Part 1: Are You at Risk of Falling?

falling

Falls are much more common than most people think, and they become even more common as we age. Over 30% of people over 65 years old will report a fall every year, and it is generally accepted that the majority of people who fall don’t report it either due to embarrassment of falling or fear of losing their independence if they tell someone. Falls have an enormous impact on our ability to maintain our independence as we age. Up to 30% of the falls sustained each year lead to a serious injury such as head trauma or a fracture, 90% of all hip fractures occur as a result of a fall, which directly impacts the overall health and well-being specifically in older individuals. Only 30% of the people who fall and sustain a serious injury such as head trauma or fracture will return to their previous level of function which can lead to a downward spiral for mobility, physical activity, and daily independence.

 

Some of the reasons for an increased fall risk in the aging population are due to the aging process. Balance and fall risk are affected by a number of interacting factors which may decline as we age. Our sensory system which includes what we feel with our feet while we are standing and walking, our muscular system which includes our lower body strength for standing-up, walking, and catching our balance if we do trip, and our cognitive system which helps us properly process information in our environment, all interact to help us maintain our balance and function in our daily lives. Some of these systems are affected by aging or by chronic diseases, diabetes and heart disease, which are also associated with aging.

 

Even though there are a number of factors associated with falling, there are ways for us to self-assess or identify if someone we care for is at risk for a fall. We will discuss how a physical therapist or other medical professionals can be involved in this process in Part 3 of this series, but for now each of us can look at a few factors. First, can you or the person you are concerned about stand on one leg without touching anything for balance for at least 10 seconds? Be sure to do this in a safe environment, but if you are not able to do this you have an increased fall risk. Secondly, if you have noticed an increase in the number of “near falls” (ie. stumbling or tripping) while walking or you feel like you need to cruise along furniture or touch walls while walking or you can’t walk without the use of a cane, you are at risk for a more serious fall. Another risk factor is the speed you are able to safely walk and move around. If you or your loved one is not able to keep up with others or you feel like you need to “hold on” while walking, further assessment is likely necessary. And finally, if it is difficult to walk and talk or you have to look at the floor while walking, you may need to have a medical professional fully assess your fall risk or help identify ways you can improve your balance and mobility. Remember, many of these changes occur slowly over time, so it may be difficult to notice them in ourselves. Ask other people to give you feedback and be on the lookout for risk factors in those close to you.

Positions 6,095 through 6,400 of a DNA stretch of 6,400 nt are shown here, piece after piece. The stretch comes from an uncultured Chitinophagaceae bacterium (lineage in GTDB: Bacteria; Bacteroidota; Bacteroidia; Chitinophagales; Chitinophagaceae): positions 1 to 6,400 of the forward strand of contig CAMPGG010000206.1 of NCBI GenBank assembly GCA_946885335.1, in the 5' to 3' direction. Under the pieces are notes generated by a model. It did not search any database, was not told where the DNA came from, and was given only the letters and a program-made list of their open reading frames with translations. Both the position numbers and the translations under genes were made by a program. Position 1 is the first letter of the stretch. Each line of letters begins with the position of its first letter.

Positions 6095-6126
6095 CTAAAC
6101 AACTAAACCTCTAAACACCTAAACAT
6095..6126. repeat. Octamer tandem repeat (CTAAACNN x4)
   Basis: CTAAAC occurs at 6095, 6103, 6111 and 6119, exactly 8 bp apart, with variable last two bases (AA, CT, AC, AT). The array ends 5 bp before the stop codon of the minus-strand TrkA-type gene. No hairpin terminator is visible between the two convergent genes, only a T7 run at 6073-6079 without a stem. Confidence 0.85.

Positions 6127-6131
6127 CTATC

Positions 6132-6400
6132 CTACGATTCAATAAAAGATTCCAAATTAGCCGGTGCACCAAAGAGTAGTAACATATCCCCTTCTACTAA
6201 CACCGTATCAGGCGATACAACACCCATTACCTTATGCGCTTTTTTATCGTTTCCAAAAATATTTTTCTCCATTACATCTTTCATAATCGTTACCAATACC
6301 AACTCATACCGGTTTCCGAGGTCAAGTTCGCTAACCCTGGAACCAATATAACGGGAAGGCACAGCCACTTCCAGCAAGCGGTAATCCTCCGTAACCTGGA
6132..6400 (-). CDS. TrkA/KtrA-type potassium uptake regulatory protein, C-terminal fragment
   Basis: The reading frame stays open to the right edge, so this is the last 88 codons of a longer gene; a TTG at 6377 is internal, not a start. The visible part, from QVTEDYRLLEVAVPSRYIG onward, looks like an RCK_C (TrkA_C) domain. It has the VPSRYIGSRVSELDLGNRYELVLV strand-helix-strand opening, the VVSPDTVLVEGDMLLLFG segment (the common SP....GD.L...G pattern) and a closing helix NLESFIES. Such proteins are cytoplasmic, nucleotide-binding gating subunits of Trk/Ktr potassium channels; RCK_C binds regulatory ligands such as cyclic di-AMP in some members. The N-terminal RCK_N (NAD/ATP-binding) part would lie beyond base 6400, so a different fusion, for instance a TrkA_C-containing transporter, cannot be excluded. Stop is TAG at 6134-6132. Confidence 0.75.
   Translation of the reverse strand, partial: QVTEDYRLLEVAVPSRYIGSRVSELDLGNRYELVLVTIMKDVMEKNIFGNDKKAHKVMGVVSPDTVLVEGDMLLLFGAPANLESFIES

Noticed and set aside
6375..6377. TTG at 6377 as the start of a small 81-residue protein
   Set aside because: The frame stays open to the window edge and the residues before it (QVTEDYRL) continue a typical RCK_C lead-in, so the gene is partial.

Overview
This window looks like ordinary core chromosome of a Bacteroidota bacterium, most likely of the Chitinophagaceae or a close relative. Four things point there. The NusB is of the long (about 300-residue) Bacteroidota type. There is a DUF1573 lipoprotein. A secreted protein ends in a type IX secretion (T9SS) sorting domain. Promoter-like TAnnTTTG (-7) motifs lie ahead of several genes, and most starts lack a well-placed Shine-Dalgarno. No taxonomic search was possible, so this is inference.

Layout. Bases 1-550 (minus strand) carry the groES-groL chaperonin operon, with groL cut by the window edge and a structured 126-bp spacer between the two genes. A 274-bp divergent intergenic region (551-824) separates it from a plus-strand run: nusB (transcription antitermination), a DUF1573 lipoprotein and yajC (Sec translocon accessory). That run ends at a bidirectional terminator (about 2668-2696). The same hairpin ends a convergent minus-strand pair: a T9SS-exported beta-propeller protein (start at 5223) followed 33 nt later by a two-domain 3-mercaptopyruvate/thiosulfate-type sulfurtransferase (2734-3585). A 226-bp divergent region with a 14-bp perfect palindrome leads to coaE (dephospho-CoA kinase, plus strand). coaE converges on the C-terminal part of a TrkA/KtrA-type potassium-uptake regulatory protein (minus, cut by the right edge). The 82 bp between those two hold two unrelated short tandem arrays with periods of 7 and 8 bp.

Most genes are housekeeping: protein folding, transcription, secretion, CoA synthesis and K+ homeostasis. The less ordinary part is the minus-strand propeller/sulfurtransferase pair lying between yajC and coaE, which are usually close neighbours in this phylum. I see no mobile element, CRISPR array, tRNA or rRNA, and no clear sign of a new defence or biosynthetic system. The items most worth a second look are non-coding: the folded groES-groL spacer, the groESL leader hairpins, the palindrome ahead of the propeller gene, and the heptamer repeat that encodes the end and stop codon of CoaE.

Even though some deficits in these areas are common as we age, there are a number of things that can be done to reduce these deficits or eliminate the impact they may have on our independence. We will further address these areas and what can be done to reduce your fall risk in Parts 2 and 3 of this series. Look for those in the next few weeks. For now, identify if you or someone you love is at risk, and be safe!

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